Midterm Essay

Rethinking Human Resources

“Why We Love to Hate HR…and What HR Can Do About It” is an articulate article that challenges the structure of Human Resources (HR), labor and management (Cappelli, 2015). It examines why it seems that there is a continuous and infinite dislike for the Human Resource. The question is whether the challenges have been triggered by poor management, job security, inadequate compensation, poor decisions, or lack of communication? Even though in most cases a combination of these factors is responsible for the prevailing negativity in HR, I have observed a salient trend responsible for this drift, characterized predominantly by human conflicts, insecurities among members of an organization, communication problems, and challenges in terms of employees’ response to authority. The inability to overcome these human barriers leads to complex challenges that have over time led to the devaluation and dysfunction of HR.

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Generally, I identify and agree with the link drawn between the economy and the labor market in relation to HR. In periods of slow economic development, the labor market tends to be negatively affected and by extension, HR is undervalued. As the economy adjusts positively to recovery efforts, the labor market follows suit, leading to a growing need for and a newly-identified sense of the importance of HR for overall economic success (Biech, 2008).

In agreement with the article, I believe that the HR sector must become less dependent on market and economic shifts (Cappelli, 2015). The business scene has evolved and the HR sector is now capable of attaining sustainability and a permanent position (Cooper & Burke, 2005). Undoubtedly, to improve HR, companies must design specific talent and performance management plans, build knowledge on business and workplace dynamics and only concentrate on programs that prove to be beneficial to their HR functions.

In an attempt to find a permanent solution to this HR dilemma, the most commonly used strategies revolve around bridging the gap between the long execution of HR and the dynamic business environment (Kamoche, 2001). This translates to changing business strategies and goals over short-term timeframes and long-term HR focus in terms of the goals set. Unfortunately, managers normally fail to give employees adequate time to roll out the HR strategies, only for them to dismiss them later on as underperforming. I think that this approach greatly contributes to the perceived failure of HR. In truth, the cause of this imbalance is the lack of commitment to the full timelines allocated for the implementation of the HR strategies.

I personally find it very useful for the HR department to focus on internal restructuring and development of its own talent as opposed to consistently outsourcing it. A strengthened and fortified HR system is able to acquire talent efficiently, train these individuals and ensure their performance and alignment with the company’s core or long-term goals (Sims, 2002). Moreover, the HR function must adapt to the rapidly changing business space if it is to carve out its own position in the corporate world. In this way, it will cease being regarded as a damage control tool for use at the convenience of the prevailing market trends (Biech, 2008). Indeed, it is true that previous historical economic developments such as the major recessions have played a major role in casting HR in a negative light.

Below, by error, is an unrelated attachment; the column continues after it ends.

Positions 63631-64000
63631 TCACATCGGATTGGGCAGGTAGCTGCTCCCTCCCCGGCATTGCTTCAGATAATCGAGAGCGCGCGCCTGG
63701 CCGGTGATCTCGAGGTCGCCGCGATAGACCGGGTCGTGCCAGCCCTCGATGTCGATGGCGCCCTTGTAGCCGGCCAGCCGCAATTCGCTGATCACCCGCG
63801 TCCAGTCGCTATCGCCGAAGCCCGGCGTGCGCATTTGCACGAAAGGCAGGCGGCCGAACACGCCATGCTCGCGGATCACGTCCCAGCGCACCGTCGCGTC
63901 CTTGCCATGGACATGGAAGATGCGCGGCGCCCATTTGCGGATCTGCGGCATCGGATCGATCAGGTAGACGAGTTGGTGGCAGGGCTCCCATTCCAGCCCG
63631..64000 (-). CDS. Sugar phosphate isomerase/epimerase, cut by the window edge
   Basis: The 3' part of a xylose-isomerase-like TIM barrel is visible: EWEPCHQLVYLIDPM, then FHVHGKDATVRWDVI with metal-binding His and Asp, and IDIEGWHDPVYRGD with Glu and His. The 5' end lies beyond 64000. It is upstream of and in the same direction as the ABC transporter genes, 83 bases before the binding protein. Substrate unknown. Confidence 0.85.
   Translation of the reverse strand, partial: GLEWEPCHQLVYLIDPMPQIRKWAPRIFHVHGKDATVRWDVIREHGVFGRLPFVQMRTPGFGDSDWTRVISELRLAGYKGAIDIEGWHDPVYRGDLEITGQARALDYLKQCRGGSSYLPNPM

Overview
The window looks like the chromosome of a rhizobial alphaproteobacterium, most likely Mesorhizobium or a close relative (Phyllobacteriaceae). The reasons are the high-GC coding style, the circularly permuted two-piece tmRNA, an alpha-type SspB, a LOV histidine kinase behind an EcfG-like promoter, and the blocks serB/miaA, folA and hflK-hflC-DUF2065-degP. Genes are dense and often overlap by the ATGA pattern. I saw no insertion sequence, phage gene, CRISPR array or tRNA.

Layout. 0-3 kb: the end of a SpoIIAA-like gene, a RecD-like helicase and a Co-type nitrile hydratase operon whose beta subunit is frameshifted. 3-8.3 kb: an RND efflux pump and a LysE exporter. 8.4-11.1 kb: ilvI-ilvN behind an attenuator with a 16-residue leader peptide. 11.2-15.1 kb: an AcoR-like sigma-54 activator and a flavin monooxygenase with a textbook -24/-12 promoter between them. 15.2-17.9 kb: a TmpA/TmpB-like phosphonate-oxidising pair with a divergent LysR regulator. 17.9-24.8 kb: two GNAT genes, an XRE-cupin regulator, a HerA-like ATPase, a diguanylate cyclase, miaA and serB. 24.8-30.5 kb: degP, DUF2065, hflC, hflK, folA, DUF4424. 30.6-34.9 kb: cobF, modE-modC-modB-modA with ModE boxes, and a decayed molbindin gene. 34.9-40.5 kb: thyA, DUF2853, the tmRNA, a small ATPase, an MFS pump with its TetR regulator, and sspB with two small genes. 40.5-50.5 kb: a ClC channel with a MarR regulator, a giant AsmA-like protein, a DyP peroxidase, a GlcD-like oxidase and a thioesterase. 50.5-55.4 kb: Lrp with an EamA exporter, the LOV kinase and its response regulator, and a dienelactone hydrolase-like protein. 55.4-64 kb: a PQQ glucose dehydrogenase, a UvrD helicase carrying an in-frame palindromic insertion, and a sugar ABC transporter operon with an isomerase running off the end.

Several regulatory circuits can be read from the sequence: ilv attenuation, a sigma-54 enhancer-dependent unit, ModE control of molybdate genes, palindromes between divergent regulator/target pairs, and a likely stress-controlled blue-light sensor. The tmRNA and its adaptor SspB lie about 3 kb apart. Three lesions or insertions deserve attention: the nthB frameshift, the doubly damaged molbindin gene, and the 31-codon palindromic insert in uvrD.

Overall, after reading the article, I get the sense that it may be extremely difficult to get to a single and unified position on the role of HR in business. This problem is common in various sectors of organizational operations, and this is due to similarities in market factors and dynamics. To define HR roles explicitly, each individual company should be focused on improving the efficiency of activities related to human resources across all departments. The introduction of an education and training system should be geared towards integrating practical learning before job placement. The crisis should not be perceived as a necessity in HR. Instead, the focus should be on diligence in developing talent that is ultimately put at the forefront of all HR and labor relations undertakings.

References

Biech, E. (2008). ASTD Handbook for Workplace Learning Professionals. Alexandria, VA: Association for Talent Development.

Cappelli, P. (2015). Why we love to Hate HR… and What HR can do about it. Harvard Business Review.

Cooper,  C & Burke,  R. (2005). Reinventing Human Resources Management: Challenges and New Directions. London: Routledge.

Kamoche, K. (2001). Understanding Human Resource Management. Buckingham: Open University Press.

Sims, R. (2002). Organizational Success through Effective Human Resources Management. Westport, CT: Quorum Books.

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